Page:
A failing compressor pulley bearing can cause the pulley to seize or slow down its movement. When this happens, turning on the AC will push the clutch into place, but the pulley is barely moving.
This means that the pulley will not be able to get enough power from the serpentine belt to make the compressor do its job.
Replacing the bearing of the compressor will fix this issue. The bearing is what makes the pulley move more freely when the serpentine belt rotates it. A worn bearing makes it harder for the pulley to rotate.
AC Compressor Speed Sensor
The compressor speed sensor is responsible for monitoring the compressor's speed and reporting it to the AC amplifier or ECU. You’ll find it at the back or bottom of the AC compressor.
The AC amplifier compares the speed of the compressor and the engine. The ratio between the engine speed and the compressor speed should be constant.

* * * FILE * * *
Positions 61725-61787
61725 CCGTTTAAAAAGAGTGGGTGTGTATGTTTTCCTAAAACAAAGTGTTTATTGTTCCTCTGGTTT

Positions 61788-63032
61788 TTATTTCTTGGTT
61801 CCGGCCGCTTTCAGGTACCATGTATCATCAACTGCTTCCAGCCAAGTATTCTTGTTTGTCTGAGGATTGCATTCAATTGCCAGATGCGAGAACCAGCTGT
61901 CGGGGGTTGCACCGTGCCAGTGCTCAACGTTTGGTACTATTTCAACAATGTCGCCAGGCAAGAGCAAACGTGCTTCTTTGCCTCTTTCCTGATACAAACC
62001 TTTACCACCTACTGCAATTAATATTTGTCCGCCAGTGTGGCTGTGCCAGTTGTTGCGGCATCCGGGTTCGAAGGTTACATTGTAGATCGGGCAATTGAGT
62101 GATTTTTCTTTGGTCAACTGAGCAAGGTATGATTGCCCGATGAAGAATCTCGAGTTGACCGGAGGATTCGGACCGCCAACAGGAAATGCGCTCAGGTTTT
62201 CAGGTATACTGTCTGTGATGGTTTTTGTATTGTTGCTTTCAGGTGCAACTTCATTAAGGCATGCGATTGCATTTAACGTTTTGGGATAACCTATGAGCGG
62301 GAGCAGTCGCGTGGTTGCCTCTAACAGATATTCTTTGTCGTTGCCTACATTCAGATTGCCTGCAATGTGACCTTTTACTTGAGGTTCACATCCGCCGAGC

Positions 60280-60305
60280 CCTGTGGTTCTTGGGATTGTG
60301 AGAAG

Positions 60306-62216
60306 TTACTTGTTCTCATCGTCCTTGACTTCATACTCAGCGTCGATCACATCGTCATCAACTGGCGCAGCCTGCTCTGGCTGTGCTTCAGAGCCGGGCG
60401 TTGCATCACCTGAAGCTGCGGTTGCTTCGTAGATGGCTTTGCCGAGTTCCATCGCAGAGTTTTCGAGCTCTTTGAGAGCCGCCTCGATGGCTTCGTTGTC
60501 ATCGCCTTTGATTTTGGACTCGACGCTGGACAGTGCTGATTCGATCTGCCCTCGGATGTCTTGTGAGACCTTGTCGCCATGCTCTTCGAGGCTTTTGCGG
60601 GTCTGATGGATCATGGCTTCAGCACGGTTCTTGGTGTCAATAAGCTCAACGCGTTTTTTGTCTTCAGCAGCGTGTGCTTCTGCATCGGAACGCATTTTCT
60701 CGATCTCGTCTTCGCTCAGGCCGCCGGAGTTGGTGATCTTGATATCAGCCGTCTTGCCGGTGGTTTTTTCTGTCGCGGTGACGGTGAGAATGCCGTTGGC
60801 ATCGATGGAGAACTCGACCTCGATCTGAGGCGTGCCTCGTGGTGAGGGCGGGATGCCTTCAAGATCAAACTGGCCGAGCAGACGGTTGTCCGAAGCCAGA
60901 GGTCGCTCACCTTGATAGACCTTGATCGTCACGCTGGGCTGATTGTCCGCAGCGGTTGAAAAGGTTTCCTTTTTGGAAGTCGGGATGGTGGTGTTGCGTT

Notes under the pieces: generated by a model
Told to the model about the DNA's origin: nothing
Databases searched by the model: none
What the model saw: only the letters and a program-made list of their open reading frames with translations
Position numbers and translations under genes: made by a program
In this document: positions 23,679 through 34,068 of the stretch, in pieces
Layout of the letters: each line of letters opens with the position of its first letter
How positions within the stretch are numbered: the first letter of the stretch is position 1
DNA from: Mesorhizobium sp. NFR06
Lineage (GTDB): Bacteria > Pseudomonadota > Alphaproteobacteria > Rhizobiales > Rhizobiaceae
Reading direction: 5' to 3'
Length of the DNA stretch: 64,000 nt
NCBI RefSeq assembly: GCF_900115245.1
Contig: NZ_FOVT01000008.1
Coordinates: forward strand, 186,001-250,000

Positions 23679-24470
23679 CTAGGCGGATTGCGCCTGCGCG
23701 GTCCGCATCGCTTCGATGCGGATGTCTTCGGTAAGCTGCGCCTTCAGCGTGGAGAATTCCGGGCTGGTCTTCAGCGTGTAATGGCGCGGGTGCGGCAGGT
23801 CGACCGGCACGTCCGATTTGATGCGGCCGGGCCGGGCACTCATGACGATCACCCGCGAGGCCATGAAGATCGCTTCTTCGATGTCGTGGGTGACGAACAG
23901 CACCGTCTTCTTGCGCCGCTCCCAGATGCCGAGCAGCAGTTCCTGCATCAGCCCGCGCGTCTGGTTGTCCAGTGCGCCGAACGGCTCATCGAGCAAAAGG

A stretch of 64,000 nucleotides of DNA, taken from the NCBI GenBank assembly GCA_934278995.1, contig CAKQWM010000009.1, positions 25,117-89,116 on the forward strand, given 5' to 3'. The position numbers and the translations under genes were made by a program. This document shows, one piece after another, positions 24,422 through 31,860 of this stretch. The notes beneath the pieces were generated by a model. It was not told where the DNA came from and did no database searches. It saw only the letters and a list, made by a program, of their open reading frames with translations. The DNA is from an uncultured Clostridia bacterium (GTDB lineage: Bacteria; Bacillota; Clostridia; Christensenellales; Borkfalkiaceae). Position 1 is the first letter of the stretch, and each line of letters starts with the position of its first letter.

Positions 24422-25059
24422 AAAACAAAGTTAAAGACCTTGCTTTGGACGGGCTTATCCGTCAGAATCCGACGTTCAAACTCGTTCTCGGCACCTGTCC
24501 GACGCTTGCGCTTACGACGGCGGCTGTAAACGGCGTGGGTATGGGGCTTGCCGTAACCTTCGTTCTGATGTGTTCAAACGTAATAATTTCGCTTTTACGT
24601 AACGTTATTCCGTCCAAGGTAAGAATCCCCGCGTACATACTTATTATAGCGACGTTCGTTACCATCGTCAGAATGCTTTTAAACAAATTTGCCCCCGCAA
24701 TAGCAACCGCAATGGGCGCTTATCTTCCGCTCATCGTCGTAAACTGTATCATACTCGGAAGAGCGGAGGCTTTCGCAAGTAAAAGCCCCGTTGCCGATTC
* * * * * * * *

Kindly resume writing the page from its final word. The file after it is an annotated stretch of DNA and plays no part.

Some car models inform the driver that there is a variance in the speed of the engine and the compressor.
A variation in the RPM of the engine and the compressor can mean two things.
First, it could mean that there is a serpentine belt slippage. A worn serpentine belt can start to slip and lose grip. Replacing the serpentine belt will fix this issue.
Second, it could mean that the compressor clutch is slipping. A problem with the bearing can lead to this issue.
Additionally, a lack of power supply can also cause this problem. Low electrical energy can cause the electromagnet to become less effective in keeping the compressor clutch in place.
Check both possible issues to identify the best solution.
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Checking the pressure reading from both the high-pressure side and the low-pressure side will give you an idea of what is causing the high side not to build up pressure.